Washington, DC — On a sun-soaked mid-August morning in the American capital - when attracting even a small gathering to a serious discussion of international economic affairs is considered near impossible - an overflow crowd squeezed into a 120-seat auditorium at the Woodrow Wilson International Center for Scholars.
The draw was Kingsley Chiedu Moghalu, Deputy Governor of the Central Bank of Nigeria, talking about Africa as the global economy's 'last frontier'. In an often provocative presentation, he contended that both those who see no prospect for African prosperity and those who want to celebrate Africa as a continent that has 'arrived' on the global stage are wrong.
Acknowledging that Africa has several of the world's fastest growing economies - often cited by Africa champions as a sign of 'Africa rising' - Moghalu argues that economic growth based on cyclical and unsustainable extractive industries and commodity sales conveys "a false sense of arrival".
Pointing to a syndrome he called "negative mattering", he said Africa matters to the world today primarily for the same reason it did during the slave trade and the colonial period: for what can be extracted and exported. "Africa should matter as a growth pole in its own right," he said - "as a contributor to global prosperity through its own economic transformation."
Moghalu believes that mono-product, extractive economies - ones built on oil or minerals, for example - make the few very wealthy, while the majority remain poor.
The benefits of growth, he says, must be spread more equitably.
Prosperity without inclusion, he warned, breeds both social conflict and economic woes.
Africa as a "last frontier" often means a continent ripe for profit-making through international trade and investment, Moghalu said.
But he warned that without coherent policies and regulation, Africa will not benefit as it should from those transactions.
"African states must take control of foreign investment policy and strategy and factor in their national interests, and therefore [they should] direct foreign investment to the areas that are truly in their own national priority interests, not according to the priorities of foreign investors," he said.
He also called for a paradigm shift in the minds of Africans. "Nothing short of the reinvention of the African mind will make Africa prosper.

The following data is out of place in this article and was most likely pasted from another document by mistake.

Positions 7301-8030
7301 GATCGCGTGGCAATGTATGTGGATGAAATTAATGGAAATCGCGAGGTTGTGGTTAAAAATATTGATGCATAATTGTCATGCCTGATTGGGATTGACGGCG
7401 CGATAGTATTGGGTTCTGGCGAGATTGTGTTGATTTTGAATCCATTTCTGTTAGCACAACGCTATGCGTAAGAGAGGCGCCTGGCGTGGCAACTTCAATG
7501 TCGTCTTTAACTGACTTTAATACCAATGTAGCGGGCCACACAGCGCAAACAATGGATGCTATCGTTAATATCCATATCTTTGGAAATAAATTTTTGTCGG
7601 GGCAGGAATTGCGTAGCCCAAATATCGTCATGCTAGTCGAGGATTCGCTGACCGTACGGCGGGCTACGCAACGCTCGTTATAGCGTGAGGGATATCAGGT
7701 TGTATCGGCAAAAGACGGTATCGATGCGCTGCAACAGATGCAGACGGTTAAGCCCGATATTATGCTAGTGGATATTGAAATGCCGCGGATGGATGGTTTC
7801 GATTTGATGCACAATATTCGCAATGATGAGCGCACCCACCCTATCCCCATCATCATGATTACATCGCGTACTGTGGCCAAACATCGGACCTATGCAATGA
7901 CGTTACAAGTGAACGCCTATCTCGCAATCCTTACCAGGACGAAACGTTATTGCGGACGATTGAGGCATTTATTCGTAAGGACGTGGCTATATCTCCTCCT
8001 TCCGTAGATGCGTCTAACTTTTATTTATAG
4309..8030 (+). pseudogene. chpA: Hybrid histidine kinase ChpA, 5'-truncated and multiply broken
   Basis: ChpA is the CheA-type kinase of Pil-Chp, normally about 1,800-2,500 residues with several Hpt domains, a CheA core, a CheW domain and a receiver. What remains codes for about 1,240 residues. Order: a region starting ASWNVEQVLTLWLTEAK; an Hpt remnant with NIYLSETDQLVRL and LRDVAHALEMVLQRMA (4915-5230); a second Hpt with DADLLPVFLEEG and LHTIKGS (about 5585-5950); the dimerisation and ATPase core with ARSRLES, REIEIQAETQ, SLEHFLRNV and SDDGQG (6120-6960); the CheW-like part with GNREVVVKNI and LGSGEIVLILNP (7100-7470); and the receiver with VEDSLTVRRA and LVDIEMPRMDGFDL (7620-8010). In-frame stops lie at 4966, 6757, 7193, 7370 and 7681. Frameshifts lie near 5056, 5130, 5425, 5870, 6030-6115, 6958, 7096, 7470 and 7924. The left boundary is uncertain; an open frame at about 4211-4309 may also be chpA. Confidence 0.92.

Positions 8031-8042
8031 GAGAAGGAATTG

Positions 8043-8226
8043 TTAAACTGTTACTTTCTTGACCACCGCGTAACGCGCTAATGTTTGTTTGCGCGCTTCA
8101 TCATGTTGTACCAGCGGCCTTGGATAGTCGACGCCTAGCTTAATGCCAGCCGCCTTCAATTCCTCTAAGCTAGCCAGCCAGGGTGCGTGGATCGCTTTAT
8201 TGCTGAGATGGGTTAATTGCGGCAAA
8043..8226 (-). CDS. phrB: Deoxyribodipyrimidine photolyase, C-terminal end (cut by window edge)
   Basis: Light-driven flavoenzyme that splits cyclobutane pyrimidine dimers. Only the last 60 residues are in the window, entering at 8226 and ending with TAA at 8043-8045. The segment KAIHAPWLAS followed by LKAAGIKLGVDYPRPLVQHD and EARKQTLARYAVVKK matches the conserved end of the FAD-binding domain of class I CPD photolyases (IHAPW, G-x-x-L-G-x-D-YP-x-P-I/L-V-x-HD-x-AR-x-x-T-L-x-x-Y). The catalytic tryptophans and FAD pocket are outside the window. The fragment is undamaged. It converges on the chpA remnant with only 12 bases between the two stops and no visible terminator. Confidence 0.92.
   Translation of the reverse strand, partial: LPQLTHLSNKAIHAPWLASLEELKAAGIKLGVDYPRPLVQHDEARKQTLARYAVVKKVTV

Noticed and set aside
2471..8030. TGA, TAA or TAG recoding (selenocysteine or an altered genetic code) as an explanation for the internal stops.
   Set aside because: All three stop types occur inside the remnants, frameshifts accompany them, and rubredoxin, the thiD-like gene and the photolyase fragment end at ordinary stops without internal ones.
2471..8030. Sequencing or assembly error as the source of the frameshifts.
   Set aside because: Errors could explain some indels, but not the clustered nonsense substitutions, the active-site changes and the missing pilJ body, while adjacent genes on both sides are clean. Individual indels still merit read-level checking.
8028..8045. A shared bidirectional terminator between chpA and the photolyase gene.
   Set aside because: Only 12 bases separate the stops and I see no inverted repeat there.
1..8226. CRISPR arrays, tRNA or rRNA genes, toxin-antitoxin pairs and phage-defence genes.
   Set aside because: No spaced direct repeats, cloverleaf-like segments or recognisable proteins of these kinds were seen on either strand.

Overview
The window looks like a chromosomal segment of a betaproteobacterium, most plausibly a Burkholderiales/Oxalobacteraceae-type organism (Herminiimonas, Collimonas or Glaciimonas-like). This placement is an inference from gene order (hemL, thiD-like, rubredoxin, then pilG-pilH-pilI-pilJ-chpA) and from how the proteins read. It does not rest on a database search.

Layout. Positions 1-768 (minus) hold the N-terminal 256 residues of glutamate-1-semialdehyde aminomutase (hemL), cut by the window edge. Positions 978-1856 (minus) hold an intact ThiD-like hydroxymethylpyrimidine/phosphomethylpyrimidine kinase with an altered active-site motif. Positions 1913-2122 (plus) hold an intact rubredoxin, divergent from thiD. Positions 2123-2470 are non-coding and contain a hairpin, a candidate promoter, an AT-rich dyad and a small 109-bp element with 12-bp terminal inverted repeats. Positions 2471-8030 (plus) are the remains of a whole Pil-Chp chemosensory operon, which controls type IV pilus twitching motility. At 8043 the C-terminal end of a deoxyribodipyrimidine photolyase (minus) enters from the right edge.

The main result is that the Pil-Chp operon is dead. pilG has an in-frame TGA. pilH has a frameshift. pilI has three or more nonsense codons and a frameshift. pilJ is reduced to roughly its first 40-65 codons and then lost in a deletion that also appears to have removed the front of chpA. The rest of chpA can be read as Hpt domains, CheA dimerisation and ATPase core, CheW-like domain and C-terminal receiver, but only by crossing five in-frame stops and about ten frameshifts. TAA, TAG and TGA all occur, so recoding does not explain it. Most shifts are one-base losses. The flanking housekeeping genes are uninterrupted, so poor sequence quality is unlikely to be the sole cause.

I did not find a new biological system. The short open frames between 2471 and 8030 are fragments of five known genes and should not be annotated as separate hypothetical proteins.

That's why the battle is in the mind and for the mind," Moghalu said.
"That mind must see the world in a different way, and see Africa in the world in a different way if Africa is to develop." Africans must develop their own vision for economic transformation and their own philosophical foundation of prosperity, and "manufacture the consent" of their citizens to make it happen. "If you don't have that conception of why worldview is important, you will not be able to come at governance with the seriousness that will create prosperity".
Many people think democracy is "the best thing since sliced bread," but the western economic model is not inherently superior, Moghalu argued.
Other models may seem wrong from a certain worldview but work equally well for generating wealth. Asian economies grew - and citizens prospered - on a fundamentally different economic and political model.
Democracy, he said, is not in itself a recipe for economic progress. "If you want to pursue democracy, you better pursue democracy because you think democracy is a good thing, not because you think it is going to make you wealthier than a dictatorship," Moghalu said. "A lot of people are democrats, but they are hungry."
Africa can rise, Moghalu said. But for that to happen, there needs to be an understanding that globalization is not neutral, and right now Africa is a passenger--not a driver--in the world economy. African countries will not become drivers until they develop industrial manufacturing economies that are diverse and complex.
In a largely complimentary official response to the presentation, American University's Carl LeVan took issue with the idea that industrialization is central to Africa's development. He pointed out that major economies are moving from industrial to service economies and asked if Africa might move directly into a service-sector growth model.
Moghalu's opinion was clear. You cannot become post-industrial, he said, before you are industrial. LeVan's questioning whether the move away from manufacturing in more developed economies could offer opportunities for Africa to fill a gap met with firm agreement.
Moghalu's latest book, Emerging Africa: How the Global Economy's 'Last Frontier' Can Prosper and Matter, engages the topic in more depth.
Intentionally published first in Africa, for Africans, by Nigeria's Bookcraft, the volume is also available from Amazon UK. A U.S. edition is expected to be published next year.
Kingsley Moghalu's appearance at the Wilson Center was co-sponsored by the Center's Africa program and by AllAfrica.com.